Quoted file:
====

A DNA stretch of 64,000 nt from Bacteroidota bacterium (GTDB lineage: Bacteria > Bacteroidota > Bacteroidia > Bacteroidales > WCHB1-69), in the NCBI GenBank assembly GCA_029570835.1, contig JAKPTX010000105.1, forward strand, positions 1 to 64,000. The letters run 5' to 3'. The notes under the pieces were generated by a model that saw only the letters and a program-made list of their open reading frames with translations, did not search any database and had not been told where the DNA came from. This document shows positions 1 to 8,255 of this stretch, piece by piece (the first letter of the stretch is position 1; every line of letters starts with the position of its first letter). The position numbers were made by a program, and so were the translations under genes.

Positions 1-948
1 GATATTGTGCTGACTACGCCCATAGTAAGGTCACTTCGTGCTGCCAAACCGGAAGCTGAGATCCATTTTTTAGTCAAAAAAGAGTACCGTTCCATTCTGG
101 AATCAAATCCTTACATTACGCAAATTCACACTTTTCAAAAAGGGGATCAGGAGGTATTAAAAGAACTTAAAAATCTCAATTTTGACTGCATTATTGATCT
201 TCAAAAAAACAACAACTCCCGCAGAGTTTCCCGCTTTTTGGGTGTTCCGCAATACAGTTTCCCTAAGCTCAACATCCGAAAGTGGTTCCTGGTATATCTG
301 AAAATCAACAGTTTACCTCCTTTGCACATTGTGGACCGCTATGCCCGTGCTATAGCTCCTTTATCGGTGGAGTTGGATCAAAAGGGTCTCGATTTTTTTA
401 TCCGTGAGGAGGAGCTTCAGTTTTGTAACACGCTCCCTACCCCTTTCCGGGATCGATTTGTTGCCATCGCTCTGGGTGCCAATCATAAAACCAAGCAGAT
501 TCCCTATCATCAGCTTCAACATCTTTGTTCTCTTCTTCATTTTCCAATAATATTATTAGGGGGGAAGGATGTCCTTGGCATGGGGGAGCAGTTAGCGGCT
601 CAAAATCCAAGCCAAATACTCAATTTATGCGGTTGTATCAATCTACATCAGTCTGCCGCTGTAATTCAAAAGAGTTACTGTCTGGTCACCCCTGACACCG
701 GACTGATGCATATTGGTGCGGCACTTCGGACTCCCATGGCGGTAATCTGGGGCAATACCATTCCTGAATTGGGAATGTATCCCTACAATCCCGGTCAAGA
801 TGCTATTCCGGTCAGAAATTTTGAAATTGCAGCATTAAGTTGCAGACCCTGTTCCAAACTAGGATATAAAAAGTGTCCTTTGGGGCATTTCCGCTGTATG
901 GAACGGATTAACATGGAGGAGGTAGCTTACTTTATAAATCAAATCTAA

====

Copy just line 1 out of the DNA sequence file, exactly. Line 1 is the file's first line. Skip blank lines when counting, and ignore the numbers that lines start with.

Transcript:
A DNA stretch of 64,000 nt from Bacteroidota bacterium (GTDB lineage: Bacteria > Bacteroidota > Bacteroidia > Bacteroidales > WCHB1-69), in the NCBI GenBank assembly GCA_029570835.1, contig JAKPTX010000105.1, forward strand, positions 1 to 64,000. The letters run 5' to 3'. The notes under the pieces were generated by a model that saw only the letters and a program-made list of their open reading frames with translations, did not search any database and had not been told where the DNA came from. This document shows positions 1 to 8,255 of this stretch, piece by piece (the first letter of the stretch is position 1; every line of letters starts with the position of its first letter). The position numbers were made by a program, and so were the translations under genes.